The American Journal of Managed Care | November 2013


A large proportion of opioid analgesic treated chronic pain patients exhibited behaviors indicative of potentially problematic opioid use, which significantly affected healthcare costs.
Patients using mail order pharmacies have lower healthcare utilization, but somewhat less laboratory monitoring of persistent medications and slightly higher contraindicated medication use.


Automated patient support calls with feedback to informal caregivers and clinicians represent a viable strategy for increasing access to depression monitoring and self-management assistance.


A methodologically sound, empirically based approach to creating peer groupings can and should be adapted to fit the setting of nursing homes.


For-profit status was found to influence the probability of upcoding for inpatient cases involving non-life-threatening injuries with implications for Medicaid and other insurers.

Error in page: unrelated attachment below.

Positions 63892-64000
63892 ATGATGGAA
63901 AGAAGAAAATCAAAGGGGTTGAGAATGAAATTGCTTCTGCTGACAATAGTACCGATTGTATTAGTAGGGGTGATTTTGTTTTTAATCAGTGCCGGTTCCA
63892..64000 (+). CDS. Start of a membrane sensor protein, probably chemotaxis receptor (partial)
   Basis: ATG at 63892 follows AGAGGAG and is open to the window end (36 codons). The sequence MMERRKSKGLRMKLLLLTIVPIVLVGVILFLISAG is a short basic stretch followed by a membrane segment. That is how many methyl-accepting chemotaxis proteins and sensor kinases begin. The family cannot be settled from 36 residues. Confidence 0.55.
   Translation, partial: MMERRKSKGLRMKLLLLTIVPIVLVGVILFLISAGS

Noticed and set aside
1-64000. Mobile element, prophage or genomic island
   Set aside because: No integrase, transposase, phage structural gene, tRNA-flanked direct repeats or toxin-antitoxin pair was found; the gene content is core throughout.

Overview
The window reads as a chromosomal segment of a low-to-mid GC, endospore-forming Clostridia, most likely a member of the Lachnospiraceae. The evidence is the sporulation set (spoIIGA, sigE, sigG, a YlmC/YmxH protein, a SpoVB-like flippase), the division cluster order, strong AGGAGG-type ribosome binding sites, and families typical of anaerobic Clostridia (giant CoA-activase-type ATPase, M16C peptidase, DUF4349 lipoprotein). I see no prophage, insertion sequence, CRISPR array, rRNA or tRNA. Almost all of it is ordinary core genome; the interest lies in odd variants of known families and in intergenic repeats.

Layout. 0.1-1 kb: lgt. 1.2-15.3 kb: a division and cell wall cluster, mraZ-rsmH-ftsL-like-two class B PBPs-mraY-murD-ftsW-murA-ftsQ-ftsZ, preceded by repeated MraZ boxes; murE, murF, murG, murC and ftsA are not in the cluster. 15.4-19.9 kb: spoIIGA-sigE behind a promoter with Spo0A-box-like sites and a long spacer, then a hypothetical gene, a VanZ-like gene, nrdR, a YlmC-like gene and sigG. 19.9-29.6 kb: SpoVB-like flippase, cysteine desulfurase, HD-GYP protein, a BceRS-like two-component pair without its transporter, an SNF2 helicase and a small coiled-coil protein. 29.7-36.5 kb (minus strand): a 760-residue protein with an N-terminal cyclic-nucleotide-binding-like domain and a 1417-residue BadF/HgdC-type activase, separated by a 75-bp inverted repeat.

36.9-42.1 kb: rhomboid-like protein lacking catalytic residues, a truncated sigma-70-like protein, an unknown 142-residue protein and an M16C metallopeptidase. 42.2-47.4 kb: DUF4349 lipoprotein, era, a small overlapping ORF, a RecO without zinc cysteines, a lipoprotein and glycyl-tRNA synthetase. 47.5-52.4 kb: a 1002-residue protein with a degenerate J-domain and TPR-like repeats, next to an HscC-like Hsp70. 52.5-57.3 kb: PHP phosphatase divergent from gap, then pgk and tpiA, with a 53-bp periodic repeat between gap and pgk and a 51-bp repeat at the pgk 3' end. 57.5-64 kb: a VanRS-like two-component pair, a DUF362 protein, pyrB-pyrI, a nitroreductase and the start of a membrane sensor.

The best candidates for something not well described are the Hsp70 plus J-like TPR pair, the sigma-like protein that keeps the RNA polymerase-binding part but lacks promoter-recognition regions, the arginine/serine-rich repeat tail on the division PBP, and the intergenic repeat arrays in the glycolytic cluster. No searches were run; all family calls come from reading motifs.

Service quality (appointment lags and wait times) of primary care physician practices varies tremendously across the country and is associated with the organization of practices.
Medicare payment reforms require valid measures of high-quality healthcare. Different types of administrative wait time measures predicted glycated hemoglobin levels for new and returning patients.
The Perfect Depression Care initiative serves as an example of how suicide prevention programs can collect real-time mortality data internally to drive rapid quality improvement.

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